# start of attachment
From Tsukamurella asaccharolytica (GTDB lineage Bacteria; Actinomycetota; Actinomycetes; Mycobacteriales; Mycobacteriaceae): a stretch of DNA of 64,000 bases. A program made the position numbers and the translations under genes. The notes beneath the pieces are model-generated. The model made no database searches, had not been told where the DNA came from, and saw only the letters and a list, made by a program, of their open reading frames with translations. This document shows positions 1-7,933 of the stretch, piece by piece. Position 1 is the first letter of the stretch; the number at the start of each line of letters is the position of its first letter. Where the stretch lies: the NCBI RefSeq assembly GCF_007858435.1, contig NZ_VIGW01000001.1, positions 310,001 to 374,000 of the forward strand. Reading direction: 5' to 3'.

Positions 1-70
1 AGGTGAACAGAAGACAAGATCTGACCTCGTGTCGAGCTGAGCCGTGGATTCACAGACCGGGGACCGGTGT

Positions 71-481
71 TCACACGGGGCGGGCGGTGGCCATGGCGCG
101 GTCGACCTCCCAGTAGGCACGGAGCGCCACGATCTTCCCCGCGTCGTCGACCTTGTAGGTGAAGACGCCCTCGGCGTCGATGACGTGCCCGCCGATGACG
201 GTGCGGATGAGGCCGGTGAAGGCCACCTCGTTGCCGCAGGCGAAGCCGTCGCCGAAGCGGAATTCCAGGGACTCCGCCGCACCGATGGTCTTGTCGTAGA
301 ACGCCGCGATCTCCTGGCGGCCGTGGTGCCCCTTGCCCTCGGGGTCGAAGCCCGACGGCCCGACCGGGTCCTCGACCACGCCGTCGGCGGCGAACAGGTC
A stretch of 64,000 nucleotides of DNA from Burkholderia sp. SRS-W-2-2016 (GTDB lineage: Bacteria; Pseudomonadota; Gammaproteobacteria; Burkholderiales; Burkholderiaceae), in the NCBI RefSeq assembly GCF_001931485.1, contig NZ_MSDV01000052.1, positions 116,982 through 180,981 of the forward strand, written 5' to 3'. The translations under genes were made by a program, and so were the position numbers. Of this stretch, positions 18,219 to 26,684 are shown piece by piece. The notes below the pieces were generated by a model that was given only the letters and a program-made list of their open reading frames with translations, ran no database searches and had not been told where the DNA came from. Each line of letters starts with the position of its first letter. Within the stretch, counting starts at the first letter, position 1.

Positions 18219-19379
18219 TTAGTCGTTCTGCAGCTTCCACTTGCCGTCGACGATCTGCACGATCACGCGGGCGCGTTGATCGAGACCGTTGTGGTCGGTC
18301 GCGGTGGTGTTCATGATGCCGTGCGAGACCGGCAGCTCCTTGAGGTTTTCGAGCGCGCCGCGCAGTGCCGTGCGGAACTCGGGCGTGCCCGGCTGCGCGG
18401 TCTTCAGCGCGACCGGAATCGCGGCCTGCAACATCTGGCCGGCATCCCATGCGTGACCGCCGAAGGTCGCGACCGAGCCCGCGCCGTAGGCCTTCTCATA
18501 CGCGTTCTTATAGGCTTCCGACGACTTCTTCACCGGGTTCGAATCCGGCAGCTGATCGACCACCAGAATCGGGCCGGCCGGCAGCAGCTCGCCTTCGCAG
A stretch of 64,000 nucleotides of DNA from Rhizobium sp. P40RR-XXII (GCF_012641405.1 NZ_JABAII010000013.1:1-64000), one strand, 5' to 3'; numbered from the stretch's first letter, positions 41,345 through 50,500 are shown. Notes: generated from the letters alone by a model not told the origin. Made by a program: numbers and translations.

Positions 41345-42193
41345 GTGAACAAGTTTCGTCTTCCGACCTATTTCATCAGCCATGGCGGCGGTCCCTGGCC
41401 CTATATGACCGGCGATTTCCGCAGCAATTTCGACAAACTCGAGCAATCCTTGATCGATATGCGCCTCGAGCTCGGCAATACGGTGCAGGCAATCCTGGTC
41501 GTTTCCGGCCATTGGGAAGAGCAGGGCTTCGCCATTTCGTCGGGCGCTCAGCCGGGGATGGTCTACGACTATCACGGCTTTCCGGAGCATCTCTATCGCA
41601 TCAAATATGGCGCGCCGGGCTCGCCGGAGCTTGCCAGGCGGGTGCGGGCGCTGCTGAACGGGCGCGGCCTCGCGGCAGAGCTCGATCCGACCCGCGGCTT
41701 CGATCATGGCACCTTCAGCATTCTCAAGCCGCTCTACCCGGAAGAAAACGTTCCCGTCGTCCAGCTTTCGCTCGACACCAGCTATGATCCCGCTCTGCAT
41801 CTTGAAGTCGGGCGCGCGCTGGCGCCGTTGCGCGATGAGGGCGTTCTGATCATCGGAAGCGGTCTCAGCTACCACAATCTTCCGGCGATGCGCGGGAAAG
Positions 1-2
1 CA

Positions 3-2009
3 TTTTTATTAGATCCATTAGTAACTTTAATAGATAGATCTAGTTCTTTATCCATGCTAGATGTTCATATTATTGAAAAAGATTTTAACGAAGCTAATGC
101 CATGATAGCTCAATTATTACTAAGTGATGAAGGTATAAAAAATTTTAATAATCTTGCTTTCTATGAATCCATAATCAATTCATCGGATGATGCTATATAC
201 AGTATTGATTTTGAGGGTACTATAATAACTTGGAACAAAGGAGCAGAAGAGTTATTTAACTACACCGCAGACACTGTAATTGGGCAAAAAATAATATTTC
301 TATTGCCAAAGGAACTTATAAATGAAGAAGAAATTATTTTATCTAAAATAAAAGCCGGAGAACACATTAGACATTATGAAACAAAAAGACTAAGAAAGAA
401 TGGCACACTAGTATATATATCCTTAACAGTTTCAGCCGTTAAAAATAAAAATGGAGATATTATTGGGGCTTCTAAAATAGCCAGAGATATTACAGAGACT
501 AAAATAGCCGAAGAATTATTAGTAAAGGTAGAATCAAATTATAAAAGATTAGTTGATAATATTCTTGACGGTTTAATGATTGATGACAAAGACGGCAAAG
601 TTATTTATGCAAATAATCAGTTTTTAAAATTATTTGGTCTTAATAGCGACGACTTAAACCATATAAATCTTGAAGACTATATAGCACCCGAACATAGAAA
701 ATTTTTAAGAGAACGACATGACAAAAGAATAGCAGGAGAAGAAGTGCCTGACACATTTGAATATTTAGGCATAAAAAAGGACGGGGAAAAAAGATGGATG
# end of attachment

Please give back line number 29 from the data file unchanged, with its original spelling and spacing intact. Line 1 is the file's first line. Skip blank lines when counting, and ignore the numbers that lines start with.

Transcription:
301 TATTGCCAAAGGAACTTATAAATGAAGAAGAAATTATTTTATCTAAAATAAAAGCCGGAGAACACATTAGACATTATGAAACAAAAAGACTAAGAAAGAA